Note also James 5:1-5:6, in which James addresses the rich directly.[2] This is my English cribbing of it:

  1. Attention now, rich people: You lament and howl for the judgements[3] that are approaching you.

  2. The riches of you have rotted and the garments[4] of you, food to moths have become.

  3. The gold of you and the silver of you corroded; and the venom of them, into witness of you shall be; and they shall be (ravenously)[5] eating the dead flesh of you, as fire you accumulate in last days.

    ["as fire" above means "as if the gold and silver were fire" but the Greek doesn't have all those extra words.]

  4. Be perceiving, the wage of the workers: the ones mowing the fields of you, the ones having been deprived by you, ([the wage]) is crying and the implorings of those reaping into the ears of Lord Sabaoth have entered.

  5. You luxuriate on the land and you squander. You nurture the hearts of you, as in the day of slaughter.

  6. You convict, you murder, the Righteous One. Not he is resisting to you.

    [No longer is James addressing the rich, but now the poor:]

  7. Be patient, then, my brothers, for the coming of the Lord...

So you can see from this that James thought a few things about the rich. In James 5:1-6, what relates directly to James 1:11 are the following concepts:

James 5:2 is specifically about the clothing of rich people. Both James 5:2 and 5:3 relate to gold and silver, which is consistent with the gold ring of James 2:2. However, I would submit that they mean something else.

James 5:1,3, and 5, are all about how the death of rich people.

James 5:7 is also about the reaping of the rich people. The first and second rain refer to Elijah, just as James 5:17 mentions the story of Elijah and the priests of Baal. Together these (5:7, 5:17) clarify that the 5:7 reference to early and late rain is a reference to people being killed by Yahweh. So 5:4, 5:7 make it clear that there will be a "wage" to be paid for the sin of the rich (exploitation of the poor), and that the usual wage of sin, death, will be charged.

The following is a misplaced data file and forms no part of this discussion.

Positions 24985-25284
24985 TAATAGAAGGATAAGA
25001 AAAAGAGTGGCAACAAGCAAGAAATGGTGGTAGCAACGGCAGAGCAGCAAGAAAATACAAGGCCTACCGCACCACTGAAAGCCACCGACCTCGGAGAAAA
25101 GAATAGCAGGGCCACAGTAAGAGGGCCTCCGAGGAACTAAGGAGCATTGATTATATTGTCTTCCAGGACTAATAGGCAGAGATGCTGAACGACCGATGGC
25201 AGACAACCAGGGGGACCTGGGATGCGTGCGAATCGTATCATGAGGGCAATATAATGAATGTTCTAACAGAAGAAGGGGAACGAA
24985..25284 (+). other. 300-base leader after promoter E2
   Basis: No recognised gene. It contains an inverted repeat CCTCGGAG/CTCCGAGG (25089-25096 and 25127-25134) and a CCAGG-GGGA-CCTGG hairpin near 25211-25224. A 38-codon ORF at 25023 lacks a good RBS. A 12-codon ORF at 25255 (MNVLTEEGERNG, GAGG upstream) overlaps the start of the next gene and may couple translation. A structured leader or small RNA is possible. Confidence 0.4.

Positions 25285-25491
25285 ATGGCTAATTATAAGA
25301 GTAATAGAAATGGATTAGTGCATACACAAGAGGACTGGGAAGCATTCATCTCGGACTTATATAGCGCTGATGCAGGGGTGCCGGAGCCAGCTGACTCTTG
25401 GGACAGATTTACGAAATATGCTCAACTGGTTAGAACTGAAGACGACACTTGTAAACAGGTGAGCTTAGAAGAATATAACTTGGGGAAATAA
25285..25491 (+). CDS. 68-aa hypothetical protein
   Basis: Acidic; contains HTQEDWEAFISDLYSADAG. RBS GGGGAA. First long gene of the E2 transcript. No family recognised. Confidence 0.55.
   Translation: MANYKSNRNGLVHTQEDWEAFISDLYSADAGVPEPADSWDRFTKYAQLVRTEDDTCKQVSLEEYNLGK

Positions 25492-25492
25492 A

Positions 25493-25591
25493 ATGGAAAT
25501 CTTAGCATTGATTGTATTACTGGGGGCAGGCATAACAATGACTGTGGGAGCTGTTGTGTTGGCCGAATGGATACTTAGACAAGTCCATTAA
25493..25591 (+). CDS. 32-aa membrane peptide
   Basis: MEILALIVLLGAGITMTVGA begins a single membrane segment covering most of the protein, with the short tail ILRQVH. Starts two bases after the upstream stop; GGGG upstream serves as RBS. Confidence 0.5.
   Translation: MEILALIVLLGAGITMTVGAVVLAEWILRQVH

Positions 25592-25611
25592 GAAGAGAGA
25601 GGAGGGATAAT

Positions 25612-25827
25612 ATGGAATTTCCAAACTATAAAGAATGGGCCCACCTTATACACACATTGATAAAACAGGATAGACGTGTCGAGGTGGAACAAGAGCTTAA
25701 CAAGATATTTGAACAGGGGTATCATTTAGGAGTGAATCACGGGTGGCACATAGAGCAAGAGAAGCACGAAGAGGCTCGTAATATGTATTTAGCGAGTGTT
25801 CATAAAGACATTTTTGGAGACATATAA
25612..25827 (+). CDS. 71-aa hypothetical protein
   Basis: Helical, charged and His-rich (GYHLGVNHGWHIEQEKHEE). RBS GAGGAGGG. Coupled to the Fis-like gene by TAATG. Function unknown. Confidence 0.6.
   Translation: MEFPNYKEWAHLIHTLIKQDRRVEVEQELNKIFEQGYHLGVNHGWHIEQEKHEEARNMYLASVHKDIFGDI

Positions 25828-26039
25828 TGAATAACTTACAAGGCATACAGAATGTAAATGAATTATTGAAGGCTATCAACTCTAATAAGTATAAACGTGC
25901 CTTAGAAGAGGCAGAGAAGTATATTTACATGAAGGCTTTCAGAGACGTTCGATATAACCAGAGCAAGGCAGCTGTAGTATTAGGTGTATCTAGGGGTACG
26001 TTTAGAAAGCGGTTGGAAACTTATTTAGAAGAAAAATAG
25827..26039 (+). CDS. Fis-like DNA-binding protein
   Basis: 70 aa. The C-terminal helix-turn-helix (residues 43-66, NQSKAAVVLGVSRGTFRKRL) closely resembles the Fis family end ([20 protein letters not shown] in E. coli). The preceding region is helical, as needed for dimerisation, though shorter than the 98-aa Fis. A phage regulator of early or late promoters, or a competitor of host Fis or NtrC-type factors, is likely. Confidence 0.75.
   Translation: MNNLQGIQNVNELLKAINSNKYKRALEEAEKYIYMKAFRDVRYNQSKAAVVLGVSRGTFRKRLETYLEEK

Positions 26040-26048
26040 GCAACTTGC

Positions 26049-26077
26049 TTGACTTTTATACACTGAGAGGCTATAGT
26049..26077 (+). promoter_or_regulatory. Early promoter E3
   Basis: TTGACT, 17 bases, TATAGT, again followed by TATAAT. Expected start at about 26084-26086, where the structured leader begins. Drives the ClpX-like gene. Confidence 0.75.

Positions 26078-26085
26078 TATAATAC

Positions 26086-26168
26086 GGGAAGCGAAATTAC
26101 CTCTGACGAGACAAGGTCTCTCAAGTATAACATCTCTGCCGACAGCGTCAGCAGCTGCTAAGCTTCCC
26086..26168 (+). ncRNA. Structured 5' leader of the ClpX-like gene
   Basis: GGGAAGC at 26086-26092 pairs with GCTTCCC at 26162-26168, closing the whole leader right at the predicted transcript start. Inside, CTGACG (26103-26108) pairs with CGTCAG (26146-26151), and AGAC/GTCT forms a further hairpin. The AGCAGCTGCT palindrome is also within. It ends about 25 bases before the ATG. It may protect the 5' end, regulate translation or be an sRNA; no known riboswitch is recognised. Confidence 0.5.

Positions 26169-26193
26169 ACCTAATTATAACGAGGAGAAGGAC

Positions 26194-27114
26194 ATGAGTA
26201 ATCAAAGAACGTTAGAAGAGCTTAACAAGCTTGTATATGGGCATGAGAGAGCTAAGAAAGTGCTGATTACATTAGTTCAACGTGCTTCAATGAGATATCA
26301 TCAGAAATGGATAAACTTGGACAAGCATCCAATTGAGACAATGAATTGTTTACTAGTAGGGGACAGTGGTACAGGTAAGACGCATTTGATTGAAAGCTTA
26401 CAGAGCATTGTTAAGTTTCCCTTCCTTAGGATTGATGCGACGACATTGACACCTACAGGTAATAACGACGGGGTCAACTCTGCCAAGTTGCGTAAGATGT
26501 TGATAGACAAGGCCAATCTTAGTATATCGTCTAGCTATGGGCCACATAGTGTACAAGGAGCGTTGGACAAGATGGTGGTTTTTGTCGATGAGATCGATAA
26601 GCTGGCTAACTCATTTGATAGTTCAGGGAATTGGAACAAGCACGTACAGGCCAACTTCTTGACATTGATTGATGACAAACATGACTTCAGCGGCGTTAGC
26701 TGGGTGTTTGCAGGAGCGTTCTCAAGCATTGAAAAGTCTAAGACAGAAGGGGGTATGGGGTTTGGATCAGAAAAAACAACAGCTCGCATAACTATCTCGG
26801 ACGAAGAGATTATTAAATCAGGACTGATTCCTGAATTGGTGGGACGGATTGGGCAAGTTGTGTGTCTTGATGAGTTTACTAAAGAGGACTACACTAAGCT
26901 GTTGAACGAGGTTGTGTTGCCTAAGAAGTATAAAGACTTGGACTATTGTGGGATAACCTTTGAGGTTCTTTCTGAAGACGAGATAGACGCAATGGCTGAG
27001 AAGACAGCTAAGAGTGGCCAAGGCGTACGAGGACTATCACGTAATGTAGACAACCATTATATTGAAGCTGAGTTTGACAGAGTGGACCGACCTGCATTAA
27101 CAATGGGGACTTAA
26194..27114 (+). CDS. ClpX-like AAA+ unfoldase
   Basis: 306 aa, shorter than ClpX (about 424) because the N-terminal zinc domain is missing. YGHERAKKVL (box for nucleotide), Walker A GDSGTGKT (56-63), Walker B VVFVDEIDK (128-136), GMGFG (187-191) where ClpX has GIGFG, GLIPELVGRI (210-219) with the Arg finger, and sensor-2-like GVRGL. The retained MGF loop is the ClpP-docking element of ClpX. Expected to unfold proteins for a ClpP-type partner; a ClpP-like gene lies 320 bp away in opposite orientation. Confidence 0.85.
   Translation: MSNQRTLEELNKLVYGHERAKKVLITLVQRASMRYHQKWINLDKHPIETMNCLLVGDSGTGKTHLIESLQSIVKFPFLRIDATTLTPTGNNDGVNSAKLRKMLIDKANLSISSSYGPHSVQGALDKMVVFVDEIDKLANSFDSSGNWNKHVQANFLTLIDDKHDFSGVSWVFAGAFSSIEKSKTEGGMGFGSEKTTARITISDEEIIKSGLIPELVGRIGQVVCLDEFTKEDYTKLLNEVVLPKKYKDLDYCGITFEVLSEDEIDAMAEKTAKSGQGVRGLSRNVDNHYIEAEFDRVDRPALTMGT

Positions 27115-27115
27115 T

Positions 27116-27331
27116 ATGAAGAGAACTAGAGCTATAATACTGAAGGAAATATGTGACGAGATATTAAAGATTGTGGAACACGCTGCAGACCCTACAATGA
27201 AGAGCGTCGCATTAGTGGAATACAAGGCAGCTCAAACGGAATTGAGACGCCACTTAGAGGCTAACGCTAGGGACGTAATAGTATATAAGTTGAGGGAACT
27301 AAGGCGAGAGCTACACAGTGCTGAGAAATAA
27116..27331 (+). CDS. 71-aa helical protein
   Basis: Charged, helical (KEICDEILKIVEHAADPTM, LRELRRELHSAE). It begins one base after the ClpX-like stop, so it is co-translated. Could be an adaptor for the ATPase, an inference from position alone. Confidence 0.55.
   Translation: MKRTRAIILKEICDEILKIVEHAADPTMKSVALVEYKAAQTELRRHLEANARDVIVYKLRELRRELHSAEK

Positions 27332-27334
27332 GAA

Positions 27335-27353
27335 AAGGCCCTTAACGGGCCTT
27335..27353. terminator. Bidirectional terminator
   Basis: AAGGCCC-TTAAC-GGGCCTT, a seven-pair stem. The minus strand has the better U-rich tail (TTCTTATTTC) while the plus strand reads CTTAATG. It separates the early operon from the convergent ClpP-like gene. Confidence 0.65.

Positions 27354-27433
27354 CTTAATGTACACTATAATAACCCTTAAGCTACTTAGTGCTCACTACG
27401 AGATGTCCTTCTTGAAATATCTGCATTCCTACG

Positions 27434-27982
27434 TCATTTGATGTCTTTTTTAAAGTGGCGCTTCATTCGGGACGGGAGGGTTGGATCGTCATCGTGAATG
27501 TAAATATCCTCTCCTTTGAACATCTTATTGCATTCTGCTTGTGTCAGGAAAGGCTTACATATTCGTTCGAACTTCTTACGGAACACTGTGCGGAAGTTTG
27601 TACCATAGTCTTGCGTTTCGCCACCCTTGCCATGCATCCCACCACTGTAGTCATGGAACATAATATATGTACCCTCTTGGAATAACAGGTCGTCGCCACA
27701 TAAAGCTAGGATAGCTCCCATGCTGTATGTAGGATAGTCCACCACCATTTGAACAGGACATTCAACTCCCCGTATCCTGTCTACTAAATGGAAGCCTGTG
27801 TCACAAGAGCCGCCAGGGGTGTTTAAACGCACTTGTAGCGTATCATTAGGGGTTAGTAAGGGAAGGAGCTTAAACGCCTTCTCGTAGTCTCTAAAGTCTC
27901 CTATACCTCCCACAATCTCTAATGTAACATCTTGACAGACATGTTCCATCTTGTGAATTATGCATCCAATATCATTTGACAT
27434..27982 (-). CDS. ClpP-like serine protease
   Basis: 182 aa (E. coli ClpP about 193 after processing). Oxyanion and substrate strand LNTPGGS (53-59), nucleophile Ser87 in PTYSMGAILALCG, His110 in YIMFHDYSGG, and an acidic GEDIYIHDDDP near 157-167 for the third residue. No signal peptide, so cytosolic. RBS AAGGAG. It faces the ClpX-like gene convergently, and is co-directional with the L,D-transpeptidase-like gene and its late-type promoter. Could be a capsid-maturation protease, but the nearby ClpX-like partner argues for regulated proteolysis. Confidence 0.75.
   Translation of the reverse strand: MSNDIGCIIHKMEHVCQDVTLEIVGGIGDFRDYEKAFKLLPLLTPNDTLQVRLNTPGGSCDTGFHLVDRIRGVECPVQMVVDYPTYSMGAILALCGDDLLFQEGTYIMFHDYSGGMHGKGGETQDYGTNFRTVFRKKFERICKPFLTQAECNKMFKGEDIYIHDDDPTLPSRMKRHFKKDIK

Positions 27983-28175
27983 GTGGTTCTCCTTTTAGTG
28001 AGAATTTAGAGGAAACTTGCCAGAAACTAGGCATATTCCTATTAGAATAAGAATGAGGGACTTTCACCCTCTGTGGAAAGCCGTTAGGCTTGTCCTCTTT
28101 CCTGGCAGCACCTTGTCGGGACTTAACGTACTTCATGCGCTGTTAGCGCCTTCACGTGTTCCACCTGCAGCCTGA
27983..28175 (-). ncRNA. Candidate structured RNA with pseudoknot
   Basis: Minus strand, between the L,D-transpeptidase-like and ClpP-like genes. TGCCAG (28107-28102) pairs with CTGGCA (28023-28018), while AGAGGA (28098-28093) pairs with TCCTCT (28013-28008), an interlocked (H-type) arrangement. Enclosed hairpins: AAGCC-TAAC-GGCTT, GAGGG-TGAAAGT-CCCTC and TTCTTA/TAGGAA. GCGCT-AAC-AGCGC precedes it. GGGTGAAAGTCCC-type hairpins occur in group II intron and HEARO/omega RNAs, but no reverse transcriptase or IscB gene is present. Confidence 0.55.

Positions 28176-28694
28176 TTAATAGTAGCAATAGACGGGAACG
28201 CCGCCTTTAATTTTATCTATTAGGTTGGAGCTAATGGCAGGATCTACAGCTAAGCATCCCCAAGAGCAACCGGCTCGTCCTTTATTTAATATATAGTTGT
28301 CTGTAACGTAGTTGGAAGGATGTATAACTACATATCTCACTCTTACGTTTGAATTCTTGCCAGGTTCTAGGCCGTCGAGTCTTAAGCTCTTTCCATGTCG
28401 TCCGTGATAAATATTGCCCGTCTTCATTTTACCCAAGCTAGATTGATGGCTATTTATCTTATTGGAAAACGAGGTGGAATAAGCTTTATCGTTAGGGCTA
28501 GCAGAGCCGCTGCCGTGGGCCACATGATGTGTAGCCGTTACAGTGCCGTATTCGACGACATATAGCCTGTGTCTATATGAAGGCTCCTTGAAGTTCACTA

In this regard, 5:7 is a continuation of the "fields" metaphor. However, by 5:7, 5:17-18, James is writing about circumstances after the return of Christ. Thus, xorton ("field") is no longer the word for field, but gec ("land"). James is like that. The rich person was a grass with a pretty flower, but the land-acter's (farmer's) harvest in 5:7, 5:18 is karpon. Both the same word for land-acter and the word for fruit are repeated between 5:7 and 5:18, more firmly making the connection.

These uses of the word karpon for "fruit" relate back to 1:18, where he uses "aparxen" to mean "first-fruit." For James, the fruit harvest of the Lord, that consisting of the souls of mankind, is of course the subject of eschatological and genesiological commentary.

I'll update you someday on the rest of the answer. At the moment, I can say that the "rich" whom James addresses were probably those whom he encountered locally. Thus, I believe his address to his brothers about the rich, and finally to the rich in 5:1-6, is to be considered in terms of the problems he saw with the local rich. James complaints were several, but he specified at least these: employment practices (or pay practices), relaxation while others worked, that they received special dispensations by virtue of wearing expensive adornments and clothes, and a few other things that will have to come with the update. I just wanted to put this out here while I saw the question today.

Finally, here is a response to something you asked: I haven't considered that the metaphor of the flower might be related to the "heat" of the rich as you ask. I consider your idea a blessing although I do not yet concur with it.